## The Youth's Assistant in Theoretic and Practical Arithmetic: Designed for the Use of Schools in the United States |

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Page 4

By this table it will be seen that any number , however large , after dividing it into

as one consisting of three figures only ; for the same names , ( hundreds , tens ...

By this table it will be seen that any number , however large , after dividing it into

**periods**, and knowing the names of the**period**: , can be read with the same easeas one consisting of three figures only ; for the same names , ( hundreds , tens ...

Page 110

From what was shown ( 264 ) , wc know the root must consist of two fig . ures , in

as much as 529 consists of two

we need only write the square of the figure denoting tens under second

From what was shown ( 264 ) , wc know the root must consist of two fig . ures , in

as much as 529 consists of two

**periods**. ... significant figures below biundreds ,we need only write the square of the figure denoting tens under second

**period**. Page 111

Distinguish the given numbers into

number in the left hand

division , and this will be the highest figure in the root required . Subtract the ...

Distinguish the given numbers into

**periods**; find the root of the greatest squarenumber in the left hand

**period**, and place the root in the manner of a quotient indivision , and this will be the highest figure in the root required . Subtract the ...

Page 114

Having distinguished the given number into

the greatest cube in the left hand

Subtract the cube from the left hand

next ...

Having distinguished the given number into

**periods**, of three figures each , findthe greatest cube in the left hand

**period**, and place its root in the quotient .Subtract the cube from the left hand

**period**, and to the remainder bring down thenext ...

Page 116

Find the first figure of the root by trial , subtract its power from the first

to the remainder bring down the first figure in the next

dividend . Involve the root already found to the next inferior power to that which ...

Find the first figure of the root by trial , subtract its power from the first

**period**, andto the remainder bring down the first figure in the next

**period**, and call these thedividend . Involve the root already found to the next inferior power to that which ...

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### Common terms and phrases

acres added Addition amount ANALYSIS answer body bush bushels called cash cents Change ciphers column common compound contains cost cube cubic decimal denominator denoted diameter difference distance divide dividend division divisor dollars dolls equal evidently example expressed factors feet figures foot four fraction gain gallon give given greater half Hence hundred hundredths inches interest least left hand length less mean measure method miles months multiply names operation payment period person pound principal proceed proportion quantity QUESTIONS FOR PRACTICE quotient ratio receive Reduce remainder right hand rods root rule share shillings side simple solid square square root subtract supposed tens tenths third tion units vulgar weight whole worth write written yard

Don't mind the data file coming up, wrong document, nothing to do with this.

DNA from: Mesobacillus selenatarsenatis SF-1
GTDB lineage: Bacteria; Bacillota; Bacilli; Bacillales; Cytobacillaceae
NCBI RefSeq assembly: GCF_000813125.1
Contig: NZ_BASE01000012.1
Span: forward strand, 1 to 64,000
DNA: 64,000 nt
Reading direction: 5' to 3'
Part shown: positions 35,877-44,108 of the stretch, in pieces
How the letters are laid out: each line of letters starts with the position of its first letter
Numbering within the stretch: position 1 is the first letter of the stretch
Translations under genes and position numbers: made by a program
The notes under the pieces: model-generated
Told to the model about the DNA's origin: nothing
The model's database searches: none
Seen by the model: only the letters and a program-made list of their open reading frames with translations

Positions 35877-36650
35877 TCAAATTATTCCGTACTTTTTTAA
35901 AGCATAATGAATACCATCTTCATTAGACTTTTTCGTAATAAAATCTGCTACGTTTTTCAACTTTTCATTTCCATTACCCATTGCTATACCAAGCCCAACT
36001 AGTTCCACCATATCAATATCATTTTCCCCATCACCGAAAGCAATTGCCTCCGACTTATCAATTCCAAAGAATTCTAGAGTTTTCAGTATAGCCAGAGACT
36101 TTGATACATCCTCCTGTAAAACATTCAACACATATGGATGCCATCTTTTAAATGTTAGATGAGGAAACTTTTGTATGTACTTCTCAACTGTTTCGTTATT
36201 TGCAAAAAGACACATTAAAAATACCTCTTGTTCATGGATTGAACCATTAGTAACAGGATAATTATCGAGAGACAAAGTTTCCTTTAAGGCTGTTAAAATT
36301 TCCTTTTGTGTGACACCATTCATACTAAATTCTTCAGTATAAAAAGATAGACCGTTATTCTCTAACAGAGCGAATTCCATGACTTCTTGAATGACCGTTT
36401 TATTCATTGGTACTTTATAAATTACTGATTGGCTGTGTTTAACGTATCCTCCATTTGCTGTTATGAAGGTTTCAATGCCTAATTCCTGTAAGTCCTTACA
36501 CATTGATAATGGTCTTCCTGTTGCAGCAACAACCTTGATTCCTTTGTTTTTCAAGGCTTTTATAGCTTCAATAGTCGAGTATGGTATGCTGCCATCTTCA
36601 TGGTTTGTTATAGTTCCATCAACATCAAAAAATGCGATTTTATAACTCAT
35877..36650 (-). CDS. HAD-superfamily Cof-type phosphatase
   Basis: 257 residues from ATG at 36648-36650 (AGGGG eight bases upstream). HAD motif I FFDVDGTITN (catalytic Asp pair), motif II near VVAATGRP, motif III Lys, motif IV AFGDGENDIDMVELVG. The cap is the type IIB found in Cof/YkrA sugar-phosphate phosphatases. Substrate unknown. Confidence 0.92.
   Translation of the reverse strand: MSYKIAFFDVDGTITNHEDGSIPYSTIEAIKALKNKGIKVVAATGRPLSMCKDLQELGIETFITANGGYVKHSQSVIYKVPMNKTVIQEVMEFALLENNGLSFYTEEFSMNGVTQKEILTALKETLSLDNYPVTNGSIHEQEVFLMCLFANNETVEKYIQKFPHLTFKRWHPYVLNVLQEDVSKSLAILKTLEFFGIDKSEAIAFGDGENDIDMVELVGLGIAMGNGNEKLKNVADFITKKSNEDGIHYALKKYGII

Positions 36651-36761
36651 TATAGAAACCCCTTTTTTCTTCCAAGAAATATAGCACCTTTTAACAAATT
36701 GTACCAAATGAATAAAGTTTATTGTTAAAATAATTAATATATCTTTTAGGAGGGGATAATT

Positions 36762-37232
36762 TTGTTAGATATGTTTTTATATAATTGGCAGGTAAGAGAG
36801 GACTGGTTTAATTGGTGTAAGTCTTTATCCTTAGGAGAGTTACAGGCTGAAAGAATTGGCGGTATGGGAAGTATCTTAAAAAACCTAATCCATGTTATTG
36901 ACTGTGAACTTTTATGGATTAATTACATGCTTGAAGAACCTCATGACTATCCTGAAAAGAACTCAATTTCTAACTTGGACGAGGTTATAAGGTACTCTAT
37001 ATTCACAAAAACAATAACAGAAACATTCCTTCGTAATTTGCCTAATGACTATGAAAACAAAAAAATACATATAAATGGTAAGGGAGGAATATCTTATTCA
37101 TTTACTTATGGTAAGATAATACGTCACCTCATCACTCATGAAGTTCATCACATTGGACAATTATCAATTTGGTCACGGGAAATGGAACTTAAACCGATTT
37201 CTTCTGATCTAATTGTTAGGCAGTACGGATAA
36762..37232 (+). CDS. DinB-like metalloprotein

### Popular passages

Page 82 - Multiply each payment by its term of credit, and divide the sum of the products by the sum of the payments ; the quotient will be the average term of credit.

Page 89 - The greatest common divisor of two or more numbers, is the greatest number which will divide them without a remainder. Thus 6 is the greatest common divisor of 12, 18, 24, and 30.

Page 118 - PROBLEM II. The first term, the last term, and the number of terms given, to find the common difference. RULE. — Divide the difference of the extremes by the number of terms less 1 , and the quotient will be the common diffcrenct.

Page 111 - Subtract the square number from the left hand period, and to the remainder bring down the next period for a dividend. III. Double the root already found for a divisor ; seek how many times the divisor is contained in the dividend...

Page 94 - It will be seen that we multiply the denominator of the dividend by the numerator of the divisor for the denominator of the quotient, and the numerator of the dividend by the denominator of the divisor for the numerator of the quotient.

Page 120 - Add together the most convenient indices to make an index less by 1 than the number expressing the place of the term sought. 3. Multiply the terms of the geometrical series together belonging to those indices, and make the product a dividend. 4. Raise...

Page 115 - Multiply the divisor, thus augmented, by the last figure of the root, and subtract the product from the dividend, and to the remainder bring down the next period for a new dividend.

Page 31 - RULE. Divide as in whole numbers, and from the right hand of the quotient point off as many places for decimals as the decimal places in the dividend exceed those in the divisor.

Page 2 - Los números cardinales 0: zero 1: one 2: two 3: three 4: four 5: five 6: six 7: seven 8: eight 9: nine 10: ten 11: eleven 12: twelve 13: thirteen 14: fourteen 15: fifteen 16: sixteen 17: seventeen 18: eighteen 19: nineteen 20: twenty...

Page 93 - Multiply the numerators together for a new numerator, and the denominators together for a new denominator.